Camila Cabello is only nineteen, but she's already a tried and tested veteran: a member of girl group Fifth Harmony since she was fifteen — having left last month amid much internet fanfare — she can explain the ins and outs of the glittery but fickle pop-music industry like someone much older. It's this candor about the joys and challenges of her profession (as well as a killer voice and a DGAF attitude) that initially made me a Camila fan, and I was thrilled at the chance to ask her about what keeps her sane, life as a Latina in the public eye during this election year, and the commodification of teen sexuality.
She was wise, open, and giggly, and I found myself listening to her social-media advice like she was my middle-aged therapist. This interview, given a few days before her exit from Fifth Harmony, is evidence that she's only just begun to tell her story and that what comes next will be on her own terms (and may involve space travel to Planet Sexy).
Lena Dunham: You were thrust very quickly into the world of teen pop, and obviously there are stories of people who've been really taken care of in that world, but there are stories of people who've really lost their way. What have been the things that have kept you from going off the rails?
Camila Cabello: I think what's kept me from, like you said, going off the rails, is my mom. I have my mom with me all the time. I literally don't think I could function without her. She's been through so much in her life that's real shit. She came from Cuba. My family came from places where a lot of people didn't have food to eat. Whenever there's stuff here, little stuff that could make you angry or makes you forget that we have so much to be grateful for just having hot water, my mom makes sure to remind me of what's important. I'm so happy to have her around. I really don't think I could do it without her.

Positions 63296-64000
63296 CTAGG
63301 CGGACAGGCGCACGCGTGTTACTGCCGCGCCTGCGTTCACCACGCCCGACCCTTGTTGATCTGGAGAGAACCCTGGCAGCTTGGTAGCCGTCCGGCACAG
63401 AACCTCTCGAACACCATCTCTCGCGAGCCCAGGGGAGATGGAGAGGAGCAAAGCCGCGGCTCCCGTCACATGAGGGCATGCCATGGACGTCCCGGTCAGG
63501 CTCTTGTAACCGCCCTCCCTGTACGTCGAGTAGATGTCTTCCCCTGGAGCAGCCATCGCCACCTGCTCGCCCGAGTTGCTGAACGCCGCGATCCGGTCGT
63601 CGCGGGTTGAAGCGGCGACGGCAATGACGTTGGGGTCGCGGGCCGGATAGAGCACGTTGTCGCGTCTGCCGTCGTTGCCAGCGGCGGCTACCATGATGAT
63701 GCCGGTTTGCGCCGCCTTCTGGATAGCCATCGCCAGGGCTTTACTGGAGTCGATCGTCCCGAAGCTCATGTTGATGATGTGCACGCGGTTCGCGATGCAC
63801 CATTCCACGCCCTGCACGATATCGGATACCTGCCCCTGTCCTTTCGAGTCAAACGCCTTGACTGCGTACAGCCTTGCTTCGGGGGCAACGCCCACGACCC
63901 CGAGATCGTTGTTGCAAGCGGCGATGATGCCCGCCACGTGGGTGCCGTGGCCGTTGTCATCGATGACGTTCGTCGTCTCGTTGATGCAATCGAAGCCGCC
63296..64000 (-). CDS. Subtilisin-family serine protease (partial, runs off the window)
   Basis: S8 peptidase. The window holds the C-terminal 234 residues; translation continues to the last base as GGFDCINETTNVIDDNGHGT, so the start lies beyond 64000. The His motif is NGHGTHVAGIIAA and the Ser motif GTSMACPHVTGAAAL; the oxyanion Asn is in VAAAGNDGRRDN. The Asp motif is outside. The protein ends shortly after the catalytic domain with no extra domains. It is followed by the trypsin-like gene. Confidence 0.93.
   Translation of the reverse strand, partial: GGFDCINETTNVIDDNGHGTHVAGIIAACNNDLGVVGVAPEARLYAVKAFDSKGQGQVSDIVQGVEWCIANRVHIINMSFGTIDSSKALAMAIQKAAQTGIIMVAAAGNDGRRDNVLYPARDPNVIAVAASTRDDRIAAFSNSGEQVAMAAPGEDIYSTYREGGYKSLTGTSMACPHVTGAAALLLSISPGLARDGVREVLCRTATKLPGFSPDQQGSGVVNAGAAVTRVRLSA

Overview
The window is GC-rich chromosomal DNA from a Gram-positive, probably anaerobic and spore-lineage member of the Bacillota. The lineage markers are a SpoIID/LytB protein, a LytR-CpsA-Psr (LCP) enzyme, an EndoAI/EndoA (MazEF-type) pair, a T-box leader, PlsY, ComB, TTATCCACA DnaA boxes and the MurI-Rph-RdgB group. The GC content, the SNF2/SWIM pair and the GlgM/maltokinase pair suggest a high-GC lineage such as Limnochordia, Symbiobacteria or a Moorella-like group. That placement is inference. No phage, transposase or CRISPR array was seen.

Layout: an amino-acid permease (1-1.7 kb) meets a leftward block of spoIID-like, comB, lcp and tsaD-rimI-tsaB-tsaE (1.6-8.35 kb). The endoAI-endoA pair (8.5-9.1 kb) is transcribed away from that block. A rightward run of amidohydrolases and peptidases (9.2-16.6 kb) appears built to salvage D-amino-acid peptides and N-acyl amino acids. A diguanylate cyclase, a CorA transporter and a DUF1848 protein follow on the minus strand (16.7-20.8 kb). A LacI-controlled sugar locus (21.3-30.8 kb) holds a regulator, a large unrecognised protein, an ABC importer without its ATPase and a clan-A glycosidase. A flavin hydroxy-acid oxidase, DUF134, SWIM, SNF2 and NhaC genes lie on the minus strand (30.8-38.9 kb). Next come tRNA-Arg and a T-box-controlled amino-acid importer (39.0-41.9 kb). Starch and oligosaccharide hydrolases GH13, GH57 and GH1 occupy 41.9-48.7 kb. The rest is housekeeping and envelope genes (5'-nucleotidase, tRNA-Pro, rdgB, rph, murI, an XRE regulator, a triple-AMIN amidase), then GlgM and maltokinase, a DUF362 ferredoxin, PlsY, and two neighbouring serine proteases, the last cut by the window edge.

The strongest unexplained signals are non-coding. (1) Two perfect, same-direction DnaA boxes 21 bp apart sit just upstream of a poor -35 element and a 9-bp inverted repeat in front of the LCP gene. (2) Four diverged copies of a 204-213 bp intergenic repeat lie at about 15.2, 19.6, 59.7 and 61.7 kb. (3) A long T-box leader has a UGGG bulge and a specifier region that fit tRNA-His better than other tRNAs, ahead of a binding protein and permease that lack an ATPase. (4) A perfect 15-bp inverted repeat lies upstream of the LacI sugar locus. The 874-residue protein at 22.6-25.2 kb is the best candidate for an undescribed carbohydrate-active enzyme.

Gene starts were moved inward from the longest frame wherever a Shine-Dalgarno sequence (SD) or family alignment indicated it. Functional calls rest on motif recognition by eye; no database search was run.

LD: That's amazing. Speaking of your mom, she is Cuban. I want to ask about being a Latina in the music industry. Although there is diversity, you're online and you deal with the craziness of trolls and the kind of inherent racism that comes with living in America right now. I wondered if you ever feel that? How do you feel strong and connected to your identity when we're living in such a strange time with so much hateful rhetoric around difference?
CC: The best decision that I've taken in my career thus far has been this year I've just stayed away from social media. I don't go on it, and I just keep myself focused on getting better and growing as an artist and finding different ways to grow as a person. It's just kept me grounded, and I don't have 1,000 people thinking that they didn't like my shoes. Even though I know that there's way more support than there is hate, I don't have that in my head. That was one thing.
Anyway, as far as the Latina thing, I feel like this has kind of been a crazy year for us because of everything that happened with the election. I didn't even realize how much racism was still prominent in our country. I live in Miami, and there's so many cultures there. I remember going to school, and 99 percent of the students there, their parents didn't have English as their first language. I don't come from a place where that's even a thing, you know what I mean? There's Cubans, there's Puerto Ricans, there's Haitians. It's a melting pot. Just like I imagine New York is. If you're a racist living in Miami, you got to move because you're going to be seeing your worst nightmare everywhere.